Latest posts by Mike Sandrolini (see all)
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By Mike Sandrolini
RIVER FOREST | There’s no doubt Kyle Prater looks like a bona fide NFL wide receiver.
He’s 6-foot-5 and checks in at between 235-240 pounds. On this particular day, he’s wearing a sleeveless New Orleans Saints T-shirt while helping out with a high school level training camp session for varsity level receivers and quarterbacks at Concordia University. The shirt makes his well-chiseled biceps, triceps and deltoids stand out all the more.
And Prater believes he can also play at the NFL level if a team gives him the opportunity. Sticking with a club, though, has been a challenge.
Staying healthy has been an issue for Prater both in college and during his bid to play NFL football. Prater was a five-star recruit at Proviso West and committed to Southern California. But injuries plagued him, and his career at USC never got off the ground. He ended up coming back to the Chicago area in 2012, transferring to Northwestern. During his senior year (2014), Prater led Northwestern with 51 catches and 535 yards.
The former Panther all-American wideout was in the Saints’ training camp both during the summer of 2015 and last summer. The Saints signed Prater as an undrafted free agent in 2015 and he stayed with the squad into the preseason, but was waived on Aug. 17 of that year.
In February of 2016, the Saints signed Prater to a reserve/futures contract, and New Orleans took a second look at him throughout preseason. The club waived him in early August with an injury designation after he suffered an ankle injury in practice. Upon clearing waivers, Prater was placed on the Saints’ injured reserve list, but the Saints waived him in late September.
“It’s unfortunate, but it’s the nature of the game,” Prater said following the camp, which is affiliated with Next Level Athletix Quarterback Training. “Injuries happen, but in my case, the margin for error is very slim. I had a great time out there and I gave everything I had.”
But Prater reports that he is healthy—“I feel great,” he says—and he did work out with the New York Jets in late January.
“The team that I’m talking to right now is the Jets,” he said. “That’s been the thing with me with teams. Can he stay healthy? That’s been the knock on me my whole career, but I don’t look at my injuries as something that’s hindering me now. I work extremely hard, train three or four times a week and see a chiropractor every week, and take care of my body.”
NFL teams love big receivers, and as previously noted, Prater possesses plenty of size. Yet he’s more of a possession receiver—the term pinned on wideouts who lack breakaway speed. Switching to tight end is something to which Prater is open.
“Whatever it takes to get on the field,” he said. “I’ll do whatever it takes to get another opportunity. The workout (with the Jets) went well; I ran some routes at tight end and caught everything and ran great routes. We’ll see.
“I can fluctuate my weight around pretty well, but I don’t think it would be a problem (switching to tight end). I would create a mismatch for linebackers.”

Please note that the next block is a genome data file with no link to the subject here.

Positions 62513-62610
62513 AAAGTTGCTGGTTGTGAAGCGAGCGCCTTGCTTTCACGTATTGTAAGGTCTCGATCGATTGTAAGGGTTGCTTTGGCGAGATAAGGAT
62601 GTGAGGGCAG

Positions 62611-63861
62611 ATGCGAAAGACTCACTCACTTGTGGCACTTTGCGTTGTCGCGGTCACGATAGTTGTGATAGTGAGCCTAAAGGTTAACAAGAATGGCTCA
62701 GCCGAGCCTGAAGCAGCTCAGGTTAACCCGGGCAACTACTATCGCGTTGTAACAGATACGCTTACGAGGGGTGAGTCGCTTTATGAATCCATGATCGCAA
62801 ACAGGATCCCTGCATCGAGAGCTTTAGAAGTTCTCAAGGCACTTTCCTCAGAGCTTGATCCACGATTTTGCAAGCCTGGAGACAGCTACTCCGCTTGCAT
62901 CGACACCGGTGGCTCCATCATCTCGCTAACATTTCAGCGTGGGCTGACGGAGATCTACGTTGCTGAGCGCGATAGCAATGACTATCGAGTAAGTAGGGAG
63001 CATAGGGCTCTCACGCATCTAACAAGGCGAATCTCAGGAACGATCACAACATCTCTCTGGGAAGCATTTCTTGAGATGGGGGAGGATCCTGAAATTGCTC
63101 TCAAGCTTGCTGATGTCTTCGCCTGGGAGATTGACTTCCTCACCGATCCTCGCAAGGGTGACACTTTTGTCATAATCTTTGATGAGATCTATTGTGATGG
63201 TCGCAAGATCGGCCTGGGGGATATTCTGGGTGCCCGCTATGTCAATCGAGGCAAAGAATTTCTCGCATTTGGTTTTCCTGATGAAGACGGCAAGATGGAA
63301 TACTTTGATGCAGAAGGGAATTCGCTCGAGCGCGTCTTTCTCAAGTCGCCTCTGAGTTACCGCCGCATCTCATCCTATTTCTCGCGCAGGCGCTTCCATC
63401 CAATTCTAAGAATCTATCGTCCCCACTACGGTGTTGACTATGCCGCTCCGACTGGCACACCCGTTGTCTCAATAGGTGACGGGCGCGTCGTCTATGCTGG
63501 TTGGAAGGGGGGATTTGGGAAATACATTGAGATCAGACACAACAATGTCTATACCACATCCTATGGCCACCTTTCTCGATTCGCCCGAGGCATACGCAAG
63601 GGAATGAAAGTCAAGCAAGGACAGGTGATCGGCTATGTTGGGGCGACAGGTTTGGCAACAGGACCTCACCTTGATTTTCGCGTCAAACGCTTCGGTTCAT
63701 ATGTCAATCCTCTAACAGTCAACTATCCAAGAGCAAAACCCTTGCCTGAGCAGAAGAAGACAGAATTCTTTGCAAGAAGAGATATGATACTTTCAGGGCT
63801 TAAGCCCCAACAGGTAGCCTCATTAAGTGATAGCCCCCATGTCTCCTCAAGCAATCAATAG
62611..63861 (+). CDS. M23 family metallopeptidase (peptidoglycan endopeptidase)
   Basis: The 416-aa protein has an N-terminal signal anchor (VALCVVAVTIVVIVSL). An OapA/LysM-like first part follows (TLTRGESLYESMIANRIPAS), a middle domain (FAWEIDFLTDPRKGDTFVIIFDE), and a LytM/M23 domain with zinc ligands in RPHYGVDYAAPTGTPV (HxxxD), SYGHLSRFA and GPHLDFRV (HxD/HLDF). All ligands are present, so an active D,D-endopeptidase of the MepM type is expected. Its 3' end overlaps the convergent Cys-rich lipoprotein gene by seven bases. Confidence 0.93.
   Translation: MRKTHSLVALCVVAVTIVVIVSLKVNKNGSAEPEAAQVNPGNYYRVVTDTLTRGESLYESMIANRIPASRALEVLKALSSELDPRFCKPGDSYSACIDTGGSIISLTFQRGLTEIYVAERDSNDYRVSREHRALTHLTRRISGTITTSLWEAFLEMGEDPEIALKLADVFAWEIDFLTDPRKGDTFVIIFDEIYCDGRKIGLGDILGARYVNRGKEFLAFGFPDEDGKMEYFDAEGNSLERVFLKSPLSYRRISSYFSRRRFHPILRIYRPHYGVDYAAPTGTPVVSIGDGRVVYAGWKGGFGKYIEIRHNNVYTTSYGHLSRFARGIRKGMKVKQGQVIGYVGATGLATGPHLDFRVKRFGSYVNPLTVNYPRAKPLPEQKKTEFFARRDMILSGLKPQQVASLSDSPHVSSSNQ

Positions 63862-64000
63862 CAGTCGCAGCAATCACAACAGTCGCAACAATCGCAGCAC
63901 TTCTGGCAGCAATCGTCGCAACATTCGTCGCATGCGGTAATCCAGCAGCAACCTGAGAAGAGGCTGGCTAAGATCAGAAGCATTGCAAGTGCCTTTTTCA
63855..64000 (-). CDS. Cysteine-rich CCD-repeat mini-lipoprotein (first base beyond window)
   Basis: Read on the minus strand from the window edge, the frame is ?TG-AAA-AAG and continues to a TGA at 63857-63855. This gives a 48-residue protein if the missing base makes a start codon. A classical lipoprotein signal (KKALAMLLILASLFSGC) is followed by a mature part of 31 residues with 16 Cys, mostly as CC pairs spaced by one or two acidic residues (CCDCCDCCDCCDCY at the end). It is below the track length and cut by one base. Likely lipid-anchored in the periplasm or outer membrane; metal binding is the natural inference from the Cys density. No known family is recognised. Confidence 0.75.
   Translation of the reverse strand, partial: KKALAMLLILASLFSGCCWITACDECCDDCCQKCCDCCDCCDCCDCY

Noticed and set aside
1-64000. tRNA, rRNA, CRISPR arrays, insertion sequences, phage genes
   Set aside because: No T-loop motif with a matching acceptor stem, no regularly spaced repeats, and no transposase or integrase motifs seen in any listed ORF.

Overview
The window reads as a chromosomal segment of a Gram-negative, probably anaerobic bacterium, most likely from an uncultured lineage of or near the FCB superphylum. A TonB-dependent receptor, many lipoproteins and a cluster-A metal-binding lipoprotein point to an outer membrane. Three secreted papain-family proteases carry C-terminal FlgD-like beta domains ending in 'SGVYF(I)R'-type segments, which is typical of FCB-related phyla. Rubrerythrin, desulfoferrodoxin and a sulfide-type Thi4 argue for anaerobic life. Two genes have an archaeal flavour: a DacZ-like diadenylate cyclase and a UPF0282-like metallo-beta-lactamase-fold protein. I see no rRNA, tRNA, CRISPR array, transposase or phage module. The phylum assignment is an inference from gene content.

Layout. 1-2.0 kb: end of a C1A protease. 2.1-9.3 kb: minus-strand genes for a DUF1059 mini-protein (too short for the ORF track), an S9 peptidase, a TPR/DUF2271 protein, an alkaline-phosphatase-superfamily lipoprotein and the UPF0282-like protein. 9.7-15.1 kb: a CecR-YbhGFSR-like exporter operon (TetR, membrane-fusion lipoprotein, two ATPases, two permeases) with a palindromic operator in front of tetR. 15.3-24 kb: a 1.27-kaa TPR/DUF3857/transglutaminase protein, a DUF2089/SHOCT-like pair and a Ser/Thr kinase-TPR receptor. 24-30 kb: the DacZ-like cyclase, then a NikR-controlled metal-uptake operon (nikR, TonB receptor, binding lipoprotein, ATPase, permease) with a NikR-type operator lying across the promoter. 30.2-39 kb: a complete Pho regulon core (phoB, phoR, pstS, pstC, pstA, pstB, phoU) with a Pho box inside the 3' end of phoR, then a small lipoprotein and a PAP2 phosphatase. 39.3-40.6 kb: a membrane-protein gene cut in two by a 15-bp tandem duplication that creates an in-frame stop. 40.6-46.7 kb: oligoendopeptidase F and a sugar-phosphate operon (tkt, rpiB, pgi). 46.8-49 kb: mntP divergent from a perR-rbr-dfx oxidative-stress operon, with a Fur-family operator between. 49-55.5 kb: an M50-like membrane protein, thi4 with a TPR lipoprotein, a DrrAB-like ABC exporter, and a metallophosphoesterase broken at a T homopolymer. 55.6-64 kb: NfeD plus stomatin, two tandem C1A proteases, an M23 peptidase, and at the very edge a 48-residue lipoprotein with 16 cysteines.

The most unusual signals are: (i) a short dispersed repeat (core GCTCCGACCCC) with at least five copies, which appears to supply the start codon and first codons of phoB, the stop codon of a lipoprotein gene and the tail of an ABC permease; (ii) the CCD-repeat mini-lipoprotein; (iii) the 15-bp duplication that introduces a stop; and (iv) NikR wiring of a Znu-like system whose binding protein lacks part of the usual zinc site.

One thing Prater is not open to at this time is playing in the Canadian Football League.
“I’ve talked to my agent about these possibilities but I think at this point in my career, five surgeries, I’ve been to the point where I’ve been around the NFL for two years and if I get another shot at the NFL, so be it,” he said. “It’s something that I’m not leaning towards doing. I’ve put my heart and soul into this game to play in the NFL and we’ll see.”
Prater is free to sign with the Jets or any other NFL team that makes him an offer. He said he would be thrilled to get another call from his hometown team, the Chicago Bears. Prater nearly got a tryout with the Bears in 2015 after he was released by the Saints, but the injury bug bit him again at the most inopportune time.
“I was supposed to (have a tryout with the Bears),” Prater said. “In 2015, I came home and was working out waiting for my next opportunity and the Bears called me. Unfortunately 30 minutes before the Bears called me to bring me in, I broke my foot.
“That’s just been the story of my career. I had to tell the Bears no, but they kept tabs on me that year and they brought me back Dec. 8. But after the surgery (on his foot) they didn’t give me a chance to work out because I failed my physical. They said my foot wasn’t ready.”
Prater said he would love to play for the Bears.
“Being from Chicago and home-grown. I’d give this city everything I have at this point, win lose or draw,” he said. “I know that with my work ethic and the character that I have, I’ve been through a lot, but I want to look past that and I think we can go somewhere because I’m healthy now.
“I’m open to anything. I’m working hard, and at this point, I wouldn’t care who calls.”
Prater assumes he’ll be competing for a roster spot with some NFL team this summer. He just doesn’t know who yet, of course.
“You’ve got to stay ready,” he said. “I’m always training but in the meantime I have a film production company (called Chasing Greatness Productions). It’s something that’s going to go way longer than football.”